I recently read Linden’s Last Life by Alan Cohen. The novel is a little lacking in terms of the writing style, so don’t expect a literary gem, but the idea took my fancy and I enjoyed the book very much. The story is about a man who is so depressed about his life that he decides to end it all by leaping off the Golden Gate Bridge. A Buddhist stops him jumping, and he finds himself on a journey that takes him to the Cave of Khadroma on Mount Lasya in Tibet. His aim is to meet the Lords of Karma and ask them to make his current incarnation his last. There are some excellent twists and turns in this story about love and destiny; Cohen’s light touch means it’s a pleasant read, but it’s thought-provoking at the same time.
The book is published by Hay House, founded in 1984 by Louise Hay, the author of one of the best self-help books of all time, You Can Heal Your Life. (The affirmation at the centre of this book kept me going through some very difficult times; it is the most life-enhancing affirmation I have ever read.)
I thoroughly enjoyed Eat, Pray, Love by Elizabeth Gilbert. Gilbert tells the tale of her encounters and her discoveries about herself during her travels in Italy, India, and Indonesia. A delicious book altogether.
The much-awaited film of the memoir pales by comparison with the book.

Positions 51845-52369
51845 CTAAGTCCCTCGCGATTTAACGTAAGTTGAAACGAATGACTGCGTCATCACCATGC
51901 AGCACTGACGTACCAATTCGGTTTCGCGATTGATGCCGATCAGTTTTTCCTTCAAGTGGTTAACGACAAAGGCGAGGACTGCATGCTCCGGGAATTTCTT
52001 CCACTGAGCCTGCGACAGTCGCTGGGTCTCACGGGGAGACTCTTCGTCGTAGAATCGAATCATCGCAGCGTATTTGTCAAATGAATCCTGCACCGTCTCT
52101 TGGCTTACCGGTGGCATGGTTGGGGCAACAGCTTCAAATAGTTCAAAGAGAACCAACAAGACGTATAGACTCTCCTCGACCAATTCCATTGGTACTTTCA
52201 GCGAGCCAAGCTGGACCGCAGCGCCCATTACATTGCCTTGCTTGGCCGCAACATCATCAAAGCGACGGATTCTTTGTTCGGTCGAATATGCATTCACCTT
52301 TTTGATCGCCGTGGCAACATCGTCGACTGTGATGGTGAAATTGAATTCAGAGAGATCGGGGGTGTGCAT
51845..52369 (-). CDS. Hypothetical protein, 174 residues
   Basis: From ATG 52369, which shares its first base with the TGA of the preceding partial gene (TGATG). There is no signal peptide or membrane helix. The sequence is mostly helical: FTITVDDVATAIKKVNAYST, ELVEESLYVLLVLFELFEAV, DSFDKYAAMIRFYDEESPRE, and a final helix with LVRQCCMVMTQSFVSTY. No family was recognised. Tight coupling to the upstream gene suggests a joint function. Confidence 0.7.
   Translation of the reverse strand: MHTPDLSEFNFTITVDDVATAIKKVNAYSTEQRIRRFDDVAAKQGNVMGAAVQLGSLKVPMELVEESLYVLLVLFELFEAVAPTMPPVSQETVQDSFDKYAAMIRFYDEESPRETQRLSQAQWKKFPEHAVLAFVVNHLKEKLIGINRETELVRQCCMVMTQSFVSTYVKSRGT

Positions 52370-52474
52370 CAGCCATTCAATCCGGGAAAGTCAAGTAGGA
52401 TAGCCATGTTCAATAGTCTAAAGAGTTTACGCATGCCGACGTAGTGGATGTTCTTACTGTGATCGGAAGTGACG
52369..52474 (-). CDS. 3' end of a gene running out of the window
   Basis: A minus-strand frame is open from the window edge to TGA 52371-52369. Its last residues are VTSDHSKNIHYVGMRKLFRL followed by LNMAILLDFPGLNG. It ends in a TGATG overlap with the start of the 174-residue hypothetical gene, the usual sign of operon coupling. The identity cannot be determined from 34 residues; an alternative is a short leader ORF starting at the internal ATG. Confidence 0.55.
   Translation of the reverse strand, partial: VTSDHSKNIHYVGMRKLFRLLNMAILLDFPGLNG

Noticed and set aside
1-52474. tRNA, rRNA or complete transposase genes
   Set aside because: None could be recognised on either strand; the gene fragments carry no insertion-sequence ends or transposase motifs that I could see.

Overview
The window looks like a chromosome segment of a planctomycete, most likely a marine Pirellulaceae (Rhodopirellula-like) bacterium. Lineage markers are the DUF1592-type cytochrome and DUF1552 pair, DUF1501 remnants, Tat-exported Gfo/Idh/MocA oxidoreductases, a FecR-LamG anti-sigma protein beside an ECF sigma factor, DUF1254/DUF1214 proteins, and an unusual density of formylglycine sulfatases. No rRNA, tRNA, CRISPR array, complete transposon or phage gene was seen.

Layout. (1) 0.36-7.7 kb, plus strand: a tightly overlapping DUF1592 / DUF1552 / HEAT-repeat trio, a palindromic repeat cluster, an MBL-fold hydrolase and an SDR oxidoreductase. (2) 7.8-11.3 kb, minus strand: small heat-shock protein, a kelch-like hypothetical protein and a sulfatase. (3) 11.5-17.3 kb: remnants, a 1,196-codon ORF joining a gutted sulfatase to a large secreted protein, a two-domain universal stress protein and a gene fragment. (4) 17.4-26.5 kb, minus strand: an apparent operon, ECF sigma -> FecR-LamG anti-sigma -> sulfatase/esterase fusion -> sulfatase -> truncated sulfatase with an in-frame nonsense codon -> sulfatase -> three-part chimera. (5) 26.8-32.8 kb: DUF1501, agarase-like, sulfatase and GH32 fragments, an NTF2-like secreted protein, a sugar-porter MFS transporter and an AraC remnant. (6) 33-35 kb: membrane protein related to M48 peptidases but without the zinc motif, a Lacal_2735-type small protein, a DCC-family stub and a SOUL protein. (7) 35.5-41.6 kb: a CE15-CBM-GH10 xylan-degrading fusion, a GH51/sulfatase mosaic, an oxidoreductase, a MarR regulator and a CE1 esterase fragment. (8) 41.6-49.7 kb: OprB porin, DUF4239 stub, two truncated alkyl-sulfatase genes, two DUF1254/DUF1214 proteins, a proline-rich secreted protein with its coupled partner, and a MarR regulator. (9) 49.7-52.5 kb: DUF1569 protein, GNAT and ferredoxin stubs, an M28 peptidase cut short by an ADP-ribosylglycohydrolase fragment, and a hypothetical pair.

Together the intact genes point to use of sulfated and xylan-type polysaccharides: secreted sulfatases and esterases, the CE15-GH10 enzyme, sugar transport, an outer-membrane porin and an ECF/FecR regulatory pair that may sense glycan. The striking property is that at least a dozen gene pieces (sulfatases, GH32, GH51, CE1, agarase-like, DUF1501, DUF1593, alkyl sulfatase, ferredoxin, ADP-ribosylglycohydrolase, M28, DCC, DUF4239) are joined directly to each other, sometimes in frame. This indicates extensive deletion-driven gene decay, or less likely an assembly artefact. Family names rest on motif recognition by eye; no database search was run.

I am finally, and very belatedly, reading Eats, Shoots & Leaves: The Zero Tolerance Approach to Punctuation and am loving it. Lynne Truss is a woman after my own heart. (I get totally wound up by missing hyphens and misused apostrophes, and could go on for hours about where best to place commas and semi-colons.) I am not far into the book as yet, but I’m already finding it informative and entertaining. Truss is witty and totally passionate about her subject. Punctuation, she says, “is a system of printers’ marks that has aided the clarity of the written word for the past half-millennium”. In this era of text messages and emails, the apostrophe is an endangered species. We sticklers, as Truss calls those of us care about punctuation as much as she does, need to keep defending the cause – while there is still a cause to defend.
Reviews coming soon of My Year Of Meats by Ruth Ozeki and the Mistress of Spices by Chitra Banerjee Divakaruni, two of my all-time favourite books.